clock menu more-arrow no yes mobile

Filed under:

Alphabet wants a judge to force Uber to turn over the investor letter asking Travis Kalanick to resign

Alphabet says the letter is relevant because shareholders reportedly blamed the former Uber CEO for putting the company at legal risk.

TechCrunch 8th Annual Crunchies Awards Steve Jennings/Getty Images for TechCrunch

Alphabet is asking a judge to force Uber to turn over a letter that a number of key investors delivered to former Uber CEO Travis Kalanick demanding his resignation.

The letter could contain information that may help Alphabet determine what Uber knew about the 14,000 proprietary files former executive Anthony Levandowski allegedly stole, Alphabet’s attorneys claim in a new filing. That’s because, in the letter these shareholders — which included board member Bill Gurley’s venture capital firm Benchmark — reportedly blamed Kalanick for putting Uber at legal risk, citing the company’s trade secret dispute with Alphabet’s self-driving arm, Waymo.

But in a filing late Wednesday, Uber says that letter is not relevant and only briefly mentions the lawsuit.

“Indeed, the letter contains only a passing reference to this litigation — nothing more, and says nothing about patents or the alleged misappropriation,” Uber’s filing reads.

Alphabet — which was an early major investor in Uber, adding to the drama here — is suing the ride-hail company for misappropriation of trade secrets. It has claimed that Levandowski stole these documents in order to bring them to Uber, which acquired his autonomous truck startup a few months after he founded it.

Uber’s lawyers initially said they were still looking for the letter as of yesterday evening, leading Alphabet to accuse the company of deleting evidence. But in its new filing, Uber says its attorneys have now gotten hold of the document and are willing to submit it to the court for inspection to confirm that it’s not subject to discovery.

Alphabet further claimed it wasn’t the first time Uber deleted important evidence.

The company alleges that Kalanick deleted all his text messages to Levandowski, as well as all the messages he received from Levandowski before February 2016.

Alphabet’s letter to the court reads:

For example, Uber has informed Waymo that Mr. Kalanick, who personally recruited Mr. Levandowski, negotiated the Ottomotto acquisition, and was then and continues to be an Uber Board member, deleted from his phone all text messages he sent to Mr. Levandowki at any time. Uber has also told Waymo that Mr. Kalanick deleted all text messages he received from Mr. Levandowski dated before February 2016. (Id.) And now, according to Uber, members of Uber’s Board of Directors may be destroying evidence even after the filing of the Complaint and after litigation holds have (finally) been issued.”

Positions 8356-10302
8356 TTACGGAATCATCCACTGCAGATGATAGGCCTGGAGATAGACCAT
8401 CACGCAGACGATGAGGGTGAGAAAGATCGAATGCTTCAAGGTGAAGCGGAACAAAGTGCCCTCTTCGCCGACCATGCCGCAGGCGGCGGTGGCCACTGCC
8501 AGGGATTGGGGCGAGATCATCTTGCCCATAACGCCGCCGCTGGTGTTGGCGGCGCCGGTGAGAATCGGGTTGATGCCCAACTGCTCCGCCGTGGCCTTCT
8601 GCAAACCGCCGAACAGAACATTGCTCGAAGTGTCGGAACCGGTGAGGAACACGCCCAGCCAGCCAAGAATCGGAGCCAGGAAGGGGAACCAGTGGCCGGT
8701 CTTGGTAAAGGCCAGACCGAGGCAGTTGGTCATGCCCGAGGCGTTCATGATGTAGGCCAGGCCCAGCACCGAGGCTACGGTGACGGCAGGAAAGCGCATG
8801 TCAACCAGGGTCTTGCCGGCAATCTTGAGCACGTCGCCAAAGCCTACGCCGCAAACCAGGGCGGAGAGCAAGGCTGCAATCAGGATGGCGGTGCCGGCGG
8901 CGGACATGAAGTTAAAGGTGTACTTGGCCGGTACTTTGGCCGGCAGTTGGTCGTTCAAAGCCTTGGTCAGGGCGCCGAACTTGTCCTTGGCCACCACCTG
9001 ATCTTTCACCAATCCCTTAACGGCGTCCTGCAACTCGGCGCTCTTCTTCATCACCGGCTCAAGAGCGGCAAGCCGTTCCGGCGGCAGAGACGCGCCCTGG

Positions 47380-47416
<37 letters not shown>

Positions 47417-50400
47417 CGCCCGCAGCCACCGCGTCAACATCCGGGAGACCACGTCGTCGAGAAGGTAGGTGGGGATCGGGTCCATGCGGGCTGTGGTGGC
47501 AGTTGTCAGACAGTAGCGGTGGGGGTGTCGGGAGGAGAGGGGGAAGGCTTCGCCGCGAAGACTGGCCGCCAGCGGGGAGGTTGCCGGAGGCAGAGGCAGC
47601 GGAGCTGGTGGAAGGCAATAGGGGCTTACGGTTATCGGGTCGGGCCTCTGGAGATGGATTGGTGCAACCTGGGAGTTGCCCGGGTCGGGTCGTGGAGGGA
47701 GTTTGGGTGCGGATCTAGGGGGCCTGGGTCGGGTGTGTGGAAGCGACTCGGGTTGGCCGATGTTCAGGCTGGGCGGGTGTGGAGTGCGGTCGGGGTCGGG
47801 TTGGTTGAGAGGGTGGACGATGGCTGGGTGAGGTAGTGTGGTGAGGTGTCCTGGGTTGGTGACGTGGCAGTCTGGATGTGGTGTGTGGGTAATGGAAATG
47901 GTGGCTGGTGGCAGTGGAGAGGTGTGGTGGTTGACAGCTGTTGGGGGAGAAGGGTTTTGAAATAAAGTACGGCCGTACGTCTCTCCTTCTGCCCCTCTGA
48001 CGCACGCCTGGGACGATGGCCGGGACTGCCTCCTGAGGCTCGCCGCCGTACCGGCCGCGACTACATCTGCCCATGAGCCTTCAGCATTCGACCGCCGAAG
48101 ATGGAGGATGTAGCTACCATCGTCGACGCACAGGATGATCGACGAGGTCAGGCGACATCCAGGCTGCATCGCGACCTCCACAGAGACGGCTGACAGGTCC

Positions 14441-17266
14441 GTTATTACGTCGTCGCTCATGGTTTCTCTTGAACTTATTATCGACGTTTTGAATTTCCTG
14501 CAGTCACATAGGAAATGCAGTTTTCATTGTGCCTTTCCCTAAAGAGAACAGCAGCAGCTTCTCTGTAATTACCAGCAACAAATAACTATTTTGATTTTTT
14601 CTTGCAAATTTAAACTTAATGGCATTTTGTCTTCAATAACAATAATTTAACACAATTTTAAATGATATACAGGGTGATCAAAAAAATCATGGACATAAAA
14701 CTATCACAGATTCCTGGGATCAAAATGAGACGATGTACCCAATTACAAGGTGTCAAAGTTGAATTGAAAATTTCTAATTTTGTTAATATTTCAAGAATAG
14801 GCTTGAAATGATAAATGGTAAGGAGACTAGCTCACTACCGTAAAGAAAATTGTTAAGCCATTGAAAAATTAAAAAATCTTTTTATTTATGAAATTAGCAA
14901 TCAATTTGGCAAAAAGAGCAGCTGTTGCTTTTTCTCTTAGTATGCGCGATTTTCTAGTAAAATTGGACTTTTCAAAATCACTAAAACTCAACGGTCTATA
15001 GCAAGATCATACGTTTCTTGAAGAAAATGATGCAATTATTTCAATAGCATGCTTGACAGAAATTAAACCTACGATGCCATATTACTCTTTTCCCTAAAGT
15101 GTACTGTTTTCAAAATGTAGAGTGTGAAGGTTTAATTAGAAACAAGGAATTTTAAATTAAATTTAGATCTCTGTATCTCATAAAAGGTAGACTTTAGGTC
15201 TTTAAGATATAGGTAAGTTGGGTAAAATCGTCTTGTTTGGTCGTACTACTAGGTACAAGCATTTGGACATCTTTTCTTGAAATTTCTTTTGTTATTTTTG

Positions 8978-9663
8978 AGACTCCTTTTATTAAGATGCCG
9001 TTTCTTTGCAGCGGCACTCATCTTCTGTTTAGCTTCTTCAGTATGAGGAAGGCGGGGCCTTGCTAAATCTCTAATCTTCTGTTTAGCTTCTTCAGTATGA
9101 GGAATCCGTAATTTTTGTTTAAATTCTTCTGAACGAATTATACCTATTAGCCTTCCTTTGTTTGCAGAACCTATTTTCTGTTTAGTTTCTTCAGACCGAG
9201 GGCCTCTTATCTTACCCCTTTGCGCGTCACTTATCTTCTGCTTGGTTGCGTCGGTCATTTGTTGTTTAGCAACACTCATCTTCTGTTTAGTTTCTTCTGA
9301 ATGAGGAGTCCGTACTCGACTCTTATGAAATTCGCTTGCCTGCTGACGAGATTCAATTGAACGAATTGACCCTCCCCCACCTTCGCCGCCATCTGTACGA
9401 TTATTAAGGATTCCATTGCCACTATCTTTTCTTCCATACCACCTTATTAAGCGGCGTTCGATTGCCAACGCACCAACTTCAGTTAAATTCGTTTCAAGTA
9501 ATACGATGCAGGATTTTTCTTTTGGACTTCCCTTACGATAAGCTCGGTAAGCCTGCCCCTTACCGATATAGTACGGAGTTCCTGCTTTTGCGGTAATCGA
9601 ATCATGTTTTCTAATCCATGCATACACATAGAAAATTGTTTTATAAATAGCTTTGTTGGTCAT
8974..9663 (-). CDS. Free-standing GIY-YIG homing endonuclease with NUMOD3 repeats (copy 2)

Uber rebuts those claims and said that the messages didn’t appear in the first analysis of his phone because of a technical issue. According to Uber’s filing, the first report submitted to the court included texts Levandowski sent to Kalanick, but not vice versa. A second firm did another analysis of the phone and found that outgoing messages were not being associated with the recipients of the messages, according to the filing.

“The outgoing messages were therefore not as easily compiled, but are in fact located within the cell phone image,” Uber’s letter reads. “There is no evidence whatsoever that Mr. Kalanick intentionally deleted any text messages with Mr. Levandowski or anyone else.”

In its pursuit of learning if and when Uber knew about files Levandowski allegedly stole, Alphabet is also seeking to depose former and current board members Gurley, Arianna Huffington and TPG Capital’s David Bonderman. The company claims they would have firsthand knowledge of details of the acquisition because Uber’s board of directors reviewed a due diligence document on it and had final say on the purchase.

The ride-hail company isn’t having it. Uber is seeking a protective order against that deposition, saying that Alphabet has yet to prove that the board members have “unique, firsthand knowledge.”

The letter reads:

“Instead, Waymo is relying on the generic assertion that the Board Members must have relevant information simply by virtue of their positions at the top of Uber’s corporate structure, and a vague speculation based on press accounts that Mr. Gurley and Ms. Huffington might have some unspecified further information Waymo believes is somehow relevant to this case.”

This article originally appeared on